A novel approach to measure photodesorption rates of interstellar ice analogues
The photodesorption rate of CO ice reinvestigated
Raymond and Beverly Sackler Laboratory for Astrophysics, Leiden Observatory, Leiden University, PO Box 9513, 2300 RA Leiden, The Netherlands
Received: 6 June 2016
Accepted: 28 June 2016
Context. In recent years photodesorption rates have been determined in dedicated laboratory experiments for a number of different interstellar ice analogues. These rates are important in order to model non-thermal desorption processes that, for example, affect gas-phase abundances of species and determine the position of photo-induced snow lines in protoplanetary disks. However, different groups using similar experiments have found significant deviating photodesorption values.
Aims. Here a new measurement concept is introduced that allows photodesorption rates to be determined following a different experimental approach. The potential of this method is demonstrated using the example of pure CO ice, the solid that gives the most striking discrepancies in the published results.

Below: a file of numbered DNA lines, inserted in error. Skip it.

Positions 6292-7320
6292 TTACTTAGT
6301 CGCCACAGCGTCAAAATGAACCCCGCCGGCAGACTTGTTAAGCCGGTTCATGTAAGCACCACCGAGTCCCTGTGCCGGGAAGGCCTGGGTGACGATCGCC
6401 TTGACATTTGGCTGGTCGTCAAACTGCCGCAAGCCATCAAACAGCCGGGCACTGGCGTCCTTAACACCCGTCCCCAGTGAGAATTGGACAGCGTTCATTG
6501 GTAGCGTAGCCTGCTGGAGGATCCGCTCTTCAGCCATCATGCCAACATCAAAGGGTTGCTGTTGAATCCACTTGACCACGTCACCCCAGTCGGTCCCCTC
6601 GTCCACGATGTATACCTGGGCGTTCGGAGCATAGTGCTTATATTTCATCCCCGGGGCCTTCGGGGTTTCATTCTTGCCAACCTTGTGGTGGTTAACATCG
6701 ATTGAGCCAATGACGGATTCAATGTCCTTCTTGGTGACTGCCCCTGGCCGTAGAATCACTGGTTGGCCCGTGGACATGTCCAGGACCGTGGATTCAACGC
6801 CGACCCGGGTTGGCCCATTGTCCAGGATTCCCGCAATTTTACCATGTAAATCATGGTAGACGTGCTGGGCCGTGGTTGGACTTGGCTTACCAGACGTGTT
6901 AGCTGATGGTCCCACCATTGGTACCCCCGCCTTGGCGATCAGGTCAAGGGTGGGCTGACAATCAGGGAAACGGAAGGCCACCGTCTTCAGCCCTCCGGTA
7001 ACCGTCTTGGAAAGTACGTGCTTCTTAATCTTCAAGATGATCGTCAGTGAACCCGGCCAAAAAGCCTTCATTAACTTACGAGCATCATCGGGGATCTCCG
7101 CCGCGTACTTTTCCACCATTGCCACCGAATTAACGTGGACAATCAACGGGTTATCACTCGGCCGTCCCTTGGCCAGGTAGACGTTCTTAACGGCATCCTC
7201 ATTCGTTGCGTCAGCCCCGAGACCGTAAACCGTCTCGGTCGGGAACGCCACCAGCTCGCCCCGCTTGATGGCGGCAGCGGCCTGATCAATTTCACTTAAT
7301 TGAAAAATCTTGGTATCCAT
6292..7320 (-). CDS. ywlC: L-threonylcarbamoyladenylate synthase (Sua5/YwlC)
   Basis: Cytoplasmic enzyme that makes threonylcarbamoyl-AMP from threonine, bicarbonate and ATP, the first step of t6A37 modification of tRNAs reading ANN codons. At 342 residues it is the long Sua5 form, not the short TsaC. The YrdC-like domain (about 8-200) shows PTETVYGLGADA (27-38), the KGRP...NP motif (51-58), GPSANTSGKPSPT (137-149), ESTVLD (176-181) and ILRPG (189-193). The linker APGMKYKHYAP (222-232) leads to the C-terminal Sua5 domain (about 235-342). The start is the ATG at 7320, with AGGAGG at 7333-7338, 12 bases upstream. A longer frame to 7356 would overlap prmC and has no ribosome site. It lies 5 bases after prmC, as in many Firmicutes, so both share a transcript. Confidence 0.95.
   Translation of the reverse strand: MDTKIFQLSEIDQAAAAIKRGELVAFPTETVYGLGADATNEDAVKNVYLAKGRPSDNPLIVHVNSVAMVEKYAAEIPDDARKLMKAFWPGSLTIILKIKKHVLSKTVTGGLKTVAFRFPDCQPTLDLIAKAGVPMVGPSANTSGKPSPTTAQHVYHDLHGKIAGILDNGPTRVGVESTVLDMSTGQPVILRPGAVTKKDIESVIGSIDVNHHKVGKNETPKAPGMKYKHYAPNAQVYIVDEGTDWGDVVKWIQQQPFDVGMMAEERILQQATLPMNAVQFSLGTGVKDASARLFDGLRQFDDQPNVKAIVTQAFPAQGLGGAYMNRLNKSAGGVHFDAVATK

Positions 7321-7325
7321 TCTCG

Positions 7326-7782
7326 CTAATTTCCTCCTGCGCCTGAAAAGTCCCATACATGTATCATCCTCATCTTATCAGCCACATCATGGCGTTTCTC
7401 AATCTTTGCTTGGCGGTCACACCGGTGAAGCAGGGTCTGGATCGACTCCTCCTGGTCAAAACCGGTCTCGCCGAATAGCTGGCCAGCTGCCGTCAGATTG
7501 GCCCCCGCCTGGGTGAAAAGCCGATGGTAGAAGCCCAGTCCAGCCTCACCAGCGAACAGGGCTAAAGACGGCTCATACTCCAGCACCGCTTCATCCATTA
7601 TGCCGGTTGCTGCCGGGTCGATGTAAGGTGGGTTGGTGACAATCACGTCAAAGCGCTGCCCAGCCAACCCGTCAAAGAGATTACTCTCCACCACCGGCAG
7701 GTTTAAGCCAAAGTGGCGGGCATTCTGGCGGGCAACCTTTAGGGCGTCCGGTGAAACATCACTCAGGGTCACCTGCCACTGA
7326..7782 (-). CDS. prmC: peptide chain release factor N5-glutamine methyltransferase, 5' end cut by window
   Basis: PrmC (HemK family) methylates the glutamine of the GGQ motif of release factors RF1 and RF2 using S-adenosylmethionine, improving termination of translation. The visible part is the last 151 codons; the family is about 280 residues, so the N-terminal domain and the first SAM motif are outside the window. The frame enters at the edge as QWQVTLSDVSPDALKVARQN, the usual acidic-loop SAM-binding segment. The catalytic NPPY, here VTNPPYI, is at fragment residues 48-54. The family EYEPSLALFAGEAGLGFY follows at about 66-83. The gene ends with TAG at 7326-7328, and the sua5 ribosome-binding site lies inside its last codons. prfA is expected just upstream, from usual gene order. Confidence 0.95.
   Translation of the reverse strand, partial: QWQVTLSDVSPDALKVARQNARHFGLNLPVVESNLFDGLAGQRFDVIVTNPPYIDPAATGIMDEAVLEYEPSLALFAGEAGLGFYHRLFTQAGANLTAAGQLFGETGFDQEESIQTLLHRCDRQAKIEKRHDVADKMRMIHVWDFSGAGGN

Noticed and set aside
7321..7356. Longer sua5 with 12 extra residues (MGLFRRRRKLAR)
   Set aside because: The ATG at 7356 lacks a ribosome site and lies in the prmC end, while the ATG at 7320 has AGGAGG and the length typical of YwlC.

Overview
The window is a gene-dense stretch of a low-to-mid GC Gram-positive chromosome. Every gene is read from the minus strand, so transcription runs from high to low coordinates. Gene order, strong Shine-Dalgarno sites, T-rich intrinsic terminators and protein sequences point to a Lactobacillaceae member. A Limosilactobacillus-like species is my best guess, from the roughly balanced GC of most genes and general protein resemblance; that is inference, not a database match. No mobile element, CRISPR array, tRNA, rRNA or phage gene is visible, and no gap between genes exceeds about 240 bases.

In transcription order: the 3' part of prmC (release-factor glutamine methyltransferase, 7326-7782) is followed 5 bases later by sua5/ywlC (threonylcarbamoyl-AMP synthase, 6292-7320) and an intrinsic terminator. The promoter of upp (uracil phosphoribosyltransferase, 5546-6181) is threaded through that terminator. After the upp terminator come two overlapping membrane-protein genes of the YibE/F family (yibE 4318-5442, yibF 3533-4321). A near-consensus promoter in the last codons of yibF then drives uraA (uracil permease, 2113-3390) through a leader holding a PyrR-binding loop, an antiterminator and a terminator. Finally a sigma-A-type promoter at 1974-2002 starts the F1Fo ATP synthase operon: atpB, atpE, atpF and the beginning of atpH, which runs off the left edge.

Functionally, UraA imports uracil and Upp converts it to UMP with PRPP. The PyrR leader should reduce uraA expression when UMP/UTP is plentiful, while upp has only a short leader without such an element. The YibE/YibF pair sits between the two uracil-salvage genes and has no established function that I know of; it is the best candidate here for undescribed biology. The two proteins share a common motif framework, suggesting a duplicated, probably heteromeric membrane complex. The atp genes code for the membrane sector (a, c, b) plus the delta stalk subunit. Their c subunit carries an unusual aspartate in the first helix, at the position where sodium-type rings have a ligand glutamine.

Methods. The new experimental approach uses laser desorption post-ionisation time-of-flight mass spectrometry. It is based on the concept that the physical and geometrical properties of the plume obtained by laser induced desorption of the ice directly depend on the original ice thickness. This allows the ice loss to be determined as function of vacuum ultraviolet (VUV) fluence, which results in a photodesorption rate. The method has the additional advantage that it records all ice species, including photoproducts generated by the VUV irradiation. As a consequence, the method introduced here is also suited to determine the overall photodesorption rate of mixed ices.
Results. The photodesorption rate for CO ice at 20 K has been determined as (1.4 ± 0.7) × 10-3 molecules per incident VUV photon. This result is compared to existing experimental and theoretical values and the astronomical relevance is discussed.
Key words: ultraviolet: ISM / methods: laboratory: solid state / ISM: molecules / ISM: abundances / molecular processes / astrochemistry
© ESO, 2016